Situated near the Torres de Quart, the Botanic Garden is one of the most important green areas, from a biological point of view, in Valencia. Part of the University of Valencia, it contains a large range of rare and endangered species of Mediterranean flora. Due to its calm ambience and its educational purpose, it is a perfect place to go with children. The garden also holds different cultural events for the adult public (courses, exhibitions, conferences, and so on). It is open every day of the week, from 10am to 6pm or 9pm, depending on the season.
Close to the Botanic Garden is the Jardín de las Hespérides, a small public garden. The name of the garden recalls Greek mythology: during the 12 labors of Hercules, the hero has to steal golden apples from the Hesperides. The garden, divided in two main parts, serves as a stage to narrate this Greek myth, while also paying tribute to Valencian agriculture, with many citrus fruit trees and the acequias (the irrigation canals that Spaniards got from the Arabs).
Located in the neighborhood of Orriols, a walk around this park lets visitors discover a lesser known district of the city. Here you will find a gardened area, in the shape of an L, full of banana trees, Japanese cherry trees, cypresses, white mulberries and Japanese Acacias. The big playground is perfect for kids, and the exercise area includes a public swimming pool. A trip to this park provides a great excuse to discover the nearby Monasterio de San Miguel de los Reyes or the Levante football pitch.
The Jardín the Polifilo, in the neighborhood of Beniferri, is another example of a garden conceived both for agrarian purposes and to tell a story. In this case, the garden recreates The Dream of Pholiphilus, a romance from the 15th century by Francesco Colonna. To reproduce the romantic atmosphere of this medieval drama, the park is separated in three main squares, each with different inspirations. Visitors can see different paths that lead to small corners, a pond with an island in the middle, a labyrinth, and all sorts of treasures. The intimate ambiance can be appreciated all at once from the small hill in the park.
Conceived as the royal gardens of the city, from the period of the Arab conquest until its downfall in the 14th century, nowadays the Jardines de Viveros are some of the biggest public gardens in Valencia. Rebuilt and expanded over decades, they don’t have a main attraction, but by walking around various charming areas can be discovered: the ruins of the ancient palace, a pond with ducks and swans, and a big green area to walk around. These gardens are also the spot where different concerts, fairs and events are hold during the year, and the home for the Museum of Natural Sciences, where different dinosaur skeletons are exhibited.
The Jardines de Monforte is a small, green spot very close to the big Jardines de Viveros. It is an intimate garden with French neoclassical inspiration mixed with a Mediterranean touch. Despite its small size, it is divided in different areas: at the entrance, different sculptures and a geometrical shape garden can be found, at one of the sides, there is a bench area covered by a colorful arch of flowered trees, and at the back there is a pond and a little hill. Its beauty doesn’t go unnoticed and is the setting of a large number of marriages: don’t be surprised if you see brides and grooms taking pictures before the wedding.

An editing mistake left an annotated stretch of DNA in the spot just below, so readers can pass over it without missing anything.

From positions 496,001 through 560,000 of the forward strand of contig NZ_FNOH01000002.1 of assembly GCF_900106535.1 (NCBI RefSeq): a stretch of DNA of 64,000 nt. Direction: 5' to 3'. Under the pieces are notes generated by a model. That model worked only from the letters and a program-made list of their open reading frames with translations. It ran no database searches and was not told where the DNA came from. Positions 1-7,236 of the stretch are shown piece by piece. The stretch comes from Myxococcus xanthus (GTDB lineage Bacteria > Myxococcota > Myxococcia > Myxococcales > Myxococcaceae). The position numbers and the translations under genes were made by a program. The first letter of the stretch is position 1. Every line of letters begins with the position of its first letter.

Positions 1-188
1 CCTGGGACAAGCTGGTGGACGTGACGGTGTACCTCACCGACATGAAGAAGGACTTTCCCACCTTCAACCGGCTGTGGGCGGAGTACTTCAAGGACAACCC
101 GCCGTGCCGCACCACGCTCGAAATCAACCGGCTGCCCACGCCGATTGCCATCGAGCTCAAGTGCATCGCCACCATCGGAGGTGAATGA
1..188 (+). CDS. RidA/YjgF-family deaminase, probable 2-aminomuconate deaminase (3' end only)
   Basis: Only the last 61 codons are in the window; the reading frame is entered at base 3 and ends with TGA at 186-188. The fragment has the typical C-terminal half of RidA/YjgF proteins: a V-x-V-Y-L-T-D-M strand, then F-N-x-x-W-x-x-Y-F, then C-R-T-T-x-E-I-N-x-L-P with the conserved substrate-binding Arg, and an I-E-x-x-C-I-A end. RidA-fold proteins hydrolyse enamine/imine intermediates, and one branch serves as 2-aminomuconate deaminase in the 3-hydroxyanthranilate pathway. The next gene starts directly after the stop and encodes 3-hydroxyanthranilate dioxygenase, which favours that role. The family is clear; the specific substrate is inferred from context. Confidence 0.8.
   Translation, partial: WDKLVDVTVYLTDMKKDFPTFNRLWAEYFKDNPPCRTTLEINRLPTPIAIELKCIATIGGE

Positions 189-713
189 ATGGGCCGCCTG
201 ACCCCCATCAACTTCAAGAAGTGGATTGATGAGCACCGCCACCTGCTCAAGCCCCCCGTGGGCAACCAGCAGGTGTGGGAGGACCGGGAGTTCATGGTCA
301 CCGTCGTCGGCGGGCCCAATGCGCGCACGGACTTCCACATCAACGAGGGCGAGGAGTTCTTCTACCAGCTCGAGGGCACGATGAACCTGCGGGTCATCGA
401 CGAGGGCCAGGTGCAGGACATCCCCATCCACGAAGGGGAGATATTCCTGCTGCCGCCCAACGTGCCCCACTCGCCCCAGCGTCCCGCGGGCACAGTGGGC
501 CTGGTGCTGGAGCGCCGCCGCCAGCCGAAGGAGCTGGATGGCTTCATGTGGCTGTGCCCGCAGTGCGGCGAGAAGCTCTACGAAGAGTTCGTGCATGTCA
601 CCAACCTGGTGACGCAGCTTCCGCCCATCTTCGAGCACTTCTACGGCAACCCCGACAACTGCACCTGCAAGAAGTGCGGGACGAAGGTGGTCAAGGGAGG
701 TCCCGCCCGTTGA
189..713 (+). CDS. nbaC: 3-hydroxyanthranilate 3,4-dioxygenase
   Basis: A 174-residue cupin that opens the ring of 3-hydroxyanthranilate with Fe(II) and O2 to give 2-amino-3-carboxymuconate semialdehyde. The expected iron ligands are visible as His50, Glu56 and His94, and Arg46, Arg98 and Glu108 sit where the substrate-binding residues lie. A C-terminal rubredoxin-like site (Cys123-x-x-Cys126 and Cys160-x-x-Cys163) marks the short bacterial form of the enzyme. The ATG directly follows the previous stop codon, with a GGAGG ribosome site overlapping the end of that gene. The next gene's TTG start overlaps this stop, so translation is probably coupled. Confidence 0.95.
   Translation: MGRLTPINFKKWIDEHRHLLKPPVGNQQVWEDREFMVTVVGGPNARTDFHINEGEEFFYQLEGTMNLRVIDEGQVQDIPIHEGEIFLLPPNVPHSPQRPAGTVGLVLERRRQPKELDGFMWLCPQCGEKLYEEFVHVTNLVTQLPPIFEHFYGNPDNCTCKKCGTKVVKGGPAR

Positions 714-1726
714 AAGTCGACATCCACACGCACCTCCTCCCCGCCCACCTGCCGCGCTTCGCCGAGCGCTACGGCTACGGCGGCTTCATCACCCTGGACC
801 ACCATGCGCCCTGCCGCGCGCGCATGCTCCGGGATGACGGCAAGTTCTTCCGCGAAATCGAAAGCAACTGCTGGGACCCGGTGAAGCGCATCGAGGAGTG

Situated in the south of the city, this park was created along the ravine, or rambla, that was used as one of the main systems of irrigation in this area. Following this preservation of the local agrarian heritage, the park uniquely recreates different agricultural habitats. There is an aquatic garden, a Mediterranean garden, a ravine garden, a palm grove and a garden screen. In addition, the park has a playground for children and various exercise facilities.
The Jadín de Ayora, situated next to the Ayora metro station, is a perfect example of a private garden from the 19th century. Built by an aristocratic Valencian family, the garden has retained much of its old grandeur. The central piece of the garden is the modernist palace, now a nursery school, which is located inside the garden. Around the building is the actual park, full of palm trees, orange trees, bushes, and some play areas for children.
This is one of the biggest gardens in the city, and also the one with the most peculiar story behind it. Everyone that visits Valencia for the first time is confused by the fact that this is a city with a river but no water, just trees and buildings. After the 1957 Valencia flood, it was decided to re-route the river, so the old bed of the river, no longer of any use, was converted into a big park. Because of its shape, it is a perfect area to do some running or biking. There are also many fascinating buildings alongside it, such as The Music Hall, the City of Arts and Sciences, and the Gulliver Park.
This park is located at one end of the Parque del Rio Turia, at the outskirts of the city. It is divided into three main areas: the Lookout Hill, the Riverbank Woods, and the Bioparc. From atop the hill, there is a beautiful view of all of the park and part of the river bed. The Riverbank Woods has a big pond where boats can be rented, and the Bioparc, separated with a fence from the rest of the park, is home to the new zoo of the city, with a large variety of animals living in good conditions.